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Old January 17th, 2011, 12:29 PM   #29
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Quote:
Originally Posted by hqsouza View Post
Oh man, Bagan is astonishing!!!
It's a shame that it's not yet a world heritage site!!
See it that way: It is a shame, all right - but it is not a shame for Bagan.

It is a shame for that silly Unesco list.
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Old January 17th, 2011, 03:58 PM   #30
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^ It's a shame for Myanmar to be exact.
Quote:
Originally Posted by mibome View Post
Bagan was once on the list but UNESCO removed Bagan from the list because there was that observation tower built in Bagan.
Please stop spreading this bullshit.

Bagan was never on the heritage list. The UNESCO nominated it in 2002.
But the regime of Myanmar isn't that cooperative at all. If I remember correctly, according to some documentation, they even got money of the world heritage fonds but used it for the construction of prisons... It was even tried to install some sort of United Nations heritage area there to protect the ensemble. Not succesfully yet, sadly.

So it's the Myanmar government that is to blame, while UNESCO can hardly do anything about it at the moment.

The only places removed from the list yet are the protection area of the Arabian Oryx in Oman and the Elbe valley of Dresden (because of the crappy modern bridge they're building there now). That's it.


Quote:
See how stupid the Unesco labels are? They do not make sense and they say NOTHING about the beauty of a place. I mean, how can you have a coal mine on the list but Bagan is not?)
Lol. Your horizon of ignorance is as broad as the one of a road curb it seems.

First, a country has to make an application for world heritage.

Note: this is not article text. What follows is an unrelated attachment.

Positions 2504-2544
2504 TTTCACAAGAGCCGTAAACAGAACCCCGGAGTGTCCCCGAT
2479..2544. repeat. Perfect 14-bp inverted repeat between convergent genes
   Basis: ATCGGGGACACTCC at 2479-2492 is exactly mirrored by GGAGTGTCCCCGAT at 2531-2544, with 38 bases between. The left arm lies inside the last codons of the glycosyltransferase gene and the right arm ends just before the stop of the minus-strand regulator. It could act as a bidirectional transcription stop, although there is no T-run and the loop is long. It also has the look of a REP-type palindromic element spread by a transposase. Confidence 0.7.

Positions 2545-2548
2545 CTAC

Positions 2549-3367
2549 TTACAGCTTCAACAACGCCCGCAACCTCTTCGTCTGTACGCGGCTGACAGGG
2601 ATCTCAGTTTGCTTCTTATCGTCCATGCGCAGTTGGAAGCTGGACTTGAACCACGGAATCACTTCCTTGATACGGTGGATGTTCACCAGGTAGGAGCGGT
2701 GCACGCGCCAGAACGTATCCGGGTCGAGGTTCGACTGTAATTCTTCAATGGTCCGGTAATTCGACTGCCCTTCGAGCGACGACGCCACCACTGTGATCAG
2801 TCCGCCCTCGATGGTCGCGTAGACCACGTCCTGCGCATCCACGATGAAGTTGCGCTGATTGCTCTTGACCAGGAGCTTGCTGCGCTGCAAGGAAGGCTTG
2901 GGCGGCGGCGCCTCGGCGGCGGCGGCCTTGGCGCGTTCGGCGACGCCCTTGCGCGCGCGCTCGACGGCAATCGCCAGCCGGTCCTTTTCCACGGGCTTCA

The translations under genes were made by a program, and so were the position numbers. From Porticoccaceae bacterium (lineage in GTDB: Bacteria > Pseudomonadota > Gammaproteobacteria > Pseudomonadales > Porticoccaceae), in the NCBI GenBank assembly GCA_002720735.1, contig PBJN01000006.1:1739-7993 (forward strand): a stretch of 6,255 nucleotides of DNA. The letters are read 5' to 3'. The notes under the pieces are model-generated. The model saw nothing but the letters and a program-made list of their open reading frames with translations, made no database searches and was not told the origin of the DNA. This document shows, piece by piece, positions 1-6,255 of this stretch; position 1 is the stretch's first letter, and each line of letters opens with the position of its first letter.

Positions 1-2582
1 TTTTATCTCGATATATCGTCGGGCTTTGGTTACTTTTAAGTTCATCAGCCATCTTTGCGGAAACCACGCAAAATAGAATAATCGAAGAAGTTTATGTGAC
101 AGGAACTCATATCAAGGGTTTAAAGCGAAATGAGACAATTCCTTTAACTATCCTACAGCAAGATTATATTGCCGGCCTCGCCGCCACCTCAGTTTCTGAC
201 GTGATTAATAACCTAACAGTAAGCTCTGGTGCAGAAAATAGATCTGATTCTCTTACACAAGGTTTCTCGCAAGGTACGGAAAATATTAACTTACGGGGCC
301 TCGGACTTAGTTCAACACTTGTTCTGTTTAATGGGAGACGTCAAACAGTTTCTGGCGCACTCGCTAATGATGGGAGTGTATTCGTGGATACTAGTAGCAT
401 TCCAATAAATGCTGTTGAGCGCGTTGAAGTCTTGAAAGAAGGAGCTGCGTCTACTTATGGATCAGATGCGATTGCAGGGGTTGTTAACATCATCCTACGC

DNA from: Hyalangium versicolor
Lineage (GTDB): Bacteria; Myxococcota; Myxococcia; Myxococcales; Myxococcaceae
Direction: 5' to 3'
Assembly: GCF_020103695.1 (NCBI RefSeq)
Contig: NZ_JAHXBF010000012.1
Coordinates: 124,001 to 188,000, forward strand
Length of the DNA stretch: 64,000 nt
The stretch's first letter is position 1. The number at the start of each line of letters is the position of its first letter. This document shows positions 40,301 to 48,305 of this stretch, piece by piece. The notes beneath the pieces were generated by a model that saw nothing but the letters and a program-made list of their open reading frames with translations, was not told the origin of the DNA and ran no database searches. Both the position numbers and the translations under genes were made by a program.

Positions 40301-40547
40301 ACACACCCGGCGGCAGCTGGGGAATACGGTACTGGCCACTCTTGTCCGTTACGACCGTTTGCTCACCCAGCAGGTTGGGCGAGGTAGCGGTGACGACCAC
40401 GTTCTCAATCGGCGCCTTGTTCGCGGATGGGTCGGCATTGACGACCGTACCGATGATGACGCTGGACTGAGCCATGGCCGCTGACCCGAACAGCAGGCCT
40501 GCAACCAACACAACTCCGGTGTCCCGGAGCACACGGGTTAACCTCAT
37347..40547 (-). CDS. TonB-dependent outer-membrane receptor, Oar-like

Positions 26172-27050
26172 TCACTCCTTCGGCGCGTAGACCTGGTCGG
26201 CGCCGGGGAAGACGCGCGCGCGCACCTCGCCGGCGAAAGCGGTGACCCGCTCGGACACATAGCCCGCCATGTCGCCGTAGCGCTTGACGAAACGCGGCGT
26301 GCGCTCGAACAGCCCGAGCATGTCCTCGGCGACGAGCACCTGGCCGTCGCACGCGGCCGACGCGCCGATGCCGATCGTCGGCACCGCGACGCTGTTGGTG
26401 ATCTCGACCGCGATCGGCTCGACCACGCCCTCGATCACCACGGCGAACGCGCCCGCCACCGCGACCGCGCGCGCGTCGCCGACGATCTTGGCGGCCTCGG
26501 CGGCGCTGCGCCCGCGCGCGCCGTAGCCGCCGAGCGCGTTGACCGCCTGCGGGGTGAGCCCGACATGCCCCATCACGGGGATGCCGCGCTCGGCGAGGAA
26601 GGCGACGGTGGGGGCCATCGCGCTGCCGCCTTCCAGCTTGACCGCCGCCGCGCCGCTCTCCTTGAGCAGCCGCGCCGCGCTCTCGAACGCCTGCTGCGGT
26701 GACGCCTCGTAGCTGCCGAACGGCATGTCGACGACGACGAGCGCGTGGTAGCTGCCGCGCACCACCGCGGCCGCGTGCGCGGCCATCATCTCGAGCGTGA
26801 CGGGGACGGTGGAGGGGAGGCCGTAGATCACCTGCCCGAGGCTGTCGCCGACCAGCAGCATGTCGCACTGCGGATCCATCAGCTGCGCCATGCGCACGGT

Second, even if the UNESCO asks some places to apply, not every state can afford this. But even in this case, there is the World Heritage Fonds. But not every government (especially authoritarian/dictatorial ones) accepts this offer.
So what do you expect? UNESCO forcing some places into protection?

And third, not the beauty of a place decides whether something is world heritage. It's the value to cultures, history, architectural styles or technical advancements that does.
If beauty would be the decisive part, why not outright include any historist castle or mansion? Most of them are way more beautiful than this pile of stones (ancient world heritage) I guess...

Damn, some people really need to contemplate a little before writing.
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Old January 17th, 2011, 11:22 PM   #31
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Quote:
Originally Posted by erbse View Post
... bullshit...Your horizon of ignorance is as broad as...Damn, some people really need to contemplate a little before writing....
It seems that you substitute a lack of arguments by personal and juvenile insults.

Therefore I am stopping here to counter your allegations, erbse. What you write here stands for itself.
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Old January 17th, 2011, 11:28 PM   #32
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Well, you stated things that are not comprehensible. Perhaps I got a bit too much outta my hat, but your post was just so full of obscurities I couldn't resist.

If you can prove something else, please do so. I haven't seen any sources for the things you claimed to be true so far.
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Old January 18th, 2011, 01:03 AM   #33
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Santuário do Bom Jesus

Bom Jesus do Monte is a Portuguese sanctuary, surroundings of the city of Braga, in northern Portugal. Its name means Good Jesus of the Mount.
The Sanctuary is a notable example of pilgrimage site with a monumental, Baroque stairway that climbs 116 metres (381 feet).

History
Many hilltops in Portugal and other parts of Europe have been sites of religious devotion since antiquity, and it is possible that the Bom Jesus hill was one of these. However, the first indication of a chapel over the hill dates from 1373. This chapel - dedicated to the Holy Cross - was rebuilt in the 15th and 16th centuries. In 1629 a pilgrimage church was built dedicated to the Bom Jesus (Good Jesus), with six chapels dedicated to the Passion of Christ.
The present Sanctuary started being built in 1722, under the patronage of the Archbishop of Braga, Rodrigo de Moura Telles. His coat of arms is seen over the gateway, in the beginning of the stairway. Under his direction the first stairway row, with chapels dedicated to the Via Crucis, were completed. Each chapel is decorated with terra cotta sculptures depicting the Passion of Christ. He also sponsored the next segment of stairways, which has a zigzag shape and is dedicated to the Five Senses. Each sense (Sight, Smell, Hearing, Touch, Taste) is represented by a different fountain. At the end of this stairway, a Baroque church was built around 1725 by architect Manuel Pinto Vilalobos.